(define wp-page
       (title "My first generated web page"))
       (p "This is my first generated web page. More to come"))))
is a simple web page that consists of a title and a body.

You can translate this XHTML representation into a string, write to a file, and show it in a browser. To do so,
  • open a lab specific teachpack in your browser

  • download the file to the folder for this lab;

  • create a lab-7 file and add
    (require "lab8-teachpack.rkt")
    (require 2htdp/batch-io)
    to the definitions area and save it in a file. (The 8 is not a typo unless you rename it to "lab7-teachpack.rkt" when you download.)

Once you have that, add these lines to your wp-page definition:
(write-file "1.html" (xexpr-as-string wp-page))
(show "1.html")
The last expression is the first command you see in this course; it opens a browser tab and points it to the file you just wrote.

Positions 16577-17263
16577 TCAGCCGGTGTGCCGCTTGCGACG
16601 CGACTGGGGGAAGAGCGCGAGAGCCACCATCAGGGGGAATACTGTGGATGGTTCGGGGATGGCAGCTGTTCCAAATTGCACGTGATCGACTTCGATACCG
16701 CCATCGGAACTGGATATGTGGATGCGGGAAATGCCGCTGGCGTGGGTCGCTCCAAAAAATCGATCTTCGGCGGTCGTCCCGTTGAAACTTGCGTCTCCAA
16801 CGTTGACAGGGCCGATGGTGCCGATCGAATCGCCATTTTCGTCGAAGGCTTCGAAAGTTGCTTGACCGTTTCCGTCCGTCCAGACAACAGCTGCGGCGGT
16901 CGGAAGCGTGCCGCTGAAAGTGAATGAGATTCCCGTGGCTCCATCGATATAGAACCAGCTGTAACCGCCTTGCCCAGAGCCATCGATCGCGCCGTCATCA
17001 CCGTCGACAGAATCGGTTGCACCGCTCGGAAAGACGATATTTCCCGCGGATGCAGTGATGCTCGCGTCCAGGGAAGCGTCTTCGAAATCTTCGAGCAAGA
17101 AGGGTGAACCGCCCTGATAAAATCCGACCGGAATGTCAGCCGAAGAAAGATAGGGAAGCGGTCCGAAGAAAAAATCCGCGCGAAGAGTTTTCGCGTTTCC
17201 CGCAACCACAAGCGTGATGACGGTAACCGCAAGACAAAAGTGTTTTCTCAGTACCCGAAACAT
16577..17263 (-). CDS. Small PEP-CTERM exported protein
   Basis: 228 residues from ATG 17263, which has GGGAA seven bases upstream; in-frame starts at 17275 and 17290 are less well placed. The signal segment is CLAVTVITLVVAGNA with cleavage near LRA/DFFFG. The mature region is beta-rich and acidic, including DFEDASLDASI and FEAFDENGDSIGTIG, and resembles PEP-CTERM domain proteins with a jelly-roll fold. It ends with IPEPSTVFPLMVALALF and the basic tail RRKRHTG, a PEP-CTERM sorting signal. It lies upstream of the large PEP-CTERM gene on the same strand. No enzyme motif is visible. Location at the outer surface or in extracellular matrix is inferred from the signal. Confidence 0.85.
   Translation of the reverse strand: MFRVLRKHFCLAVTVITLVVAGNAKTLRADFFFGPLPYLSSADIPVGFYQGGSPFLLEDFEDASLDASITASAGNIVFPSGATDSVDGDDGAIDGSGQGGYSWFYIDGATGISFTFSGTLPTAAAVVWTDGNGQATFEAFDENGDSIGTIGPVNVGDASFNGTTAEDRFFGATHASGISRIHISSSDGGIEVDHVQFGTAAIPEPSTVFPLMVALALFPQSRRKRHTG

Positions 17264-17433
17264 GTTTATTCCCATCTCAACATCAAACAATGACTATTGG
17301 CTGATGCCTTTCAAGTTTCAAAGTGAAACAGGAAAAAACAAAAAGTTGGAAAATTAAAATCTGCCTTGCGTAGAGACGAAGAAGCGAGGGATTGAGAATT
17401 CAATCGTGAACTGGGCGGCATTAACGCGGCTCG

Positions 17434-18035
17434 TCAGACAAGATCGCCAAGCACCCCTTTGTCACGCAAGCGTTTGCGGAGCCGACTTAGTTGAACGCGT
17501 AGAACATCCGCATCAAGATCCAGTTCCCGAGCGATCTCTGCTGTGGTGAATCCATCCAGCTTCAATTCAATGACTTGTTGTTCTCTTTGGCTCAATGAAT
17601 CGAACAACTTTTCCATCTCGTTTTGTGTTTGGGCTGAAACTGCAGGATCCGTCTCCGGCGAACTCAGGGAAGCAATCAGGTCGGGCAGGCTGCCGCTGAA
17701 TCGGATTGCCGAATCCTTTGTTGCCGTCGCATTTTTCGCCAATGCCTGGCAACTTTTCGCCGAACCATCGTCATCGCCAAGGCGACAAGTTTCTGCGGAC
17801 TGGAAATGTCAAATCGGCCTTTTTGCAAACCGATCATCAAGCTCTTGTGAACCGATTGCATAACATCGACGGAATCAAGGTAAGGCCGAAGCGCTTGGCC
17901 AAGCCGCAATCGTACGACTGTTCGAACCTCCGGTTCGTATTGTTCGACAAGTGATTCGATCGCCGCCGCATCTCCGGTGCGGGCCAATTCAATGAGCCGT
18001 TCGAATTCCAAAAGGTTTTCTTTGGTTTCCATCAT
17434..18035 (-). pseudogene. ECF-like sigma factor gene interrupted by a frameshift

Let’s try to generate the second, third, ..., 200th web page. You see, you don’t want to generate these by hand. You want to abstract over the above web page. Doing so calls for a function and some good way of writing down schemas for web pages.

With quote alone, this won’t be easy and cons or list are to cumbersome. Yes, quasiquote and unquote are your friends:
; Nat -> Sexpr
; generate the nth web page
(define (my-nth-page n)
  (local ((define n-as-string (number->string n)))
           ,(string-append "My " n-as-string " generated web page.")))
          ,(string-append "This is my "
                          " generated web page. More to come."))))))

Time to program

Exercise 1 Design a function that consumes a natural number and generates a file name with a ".html" extension.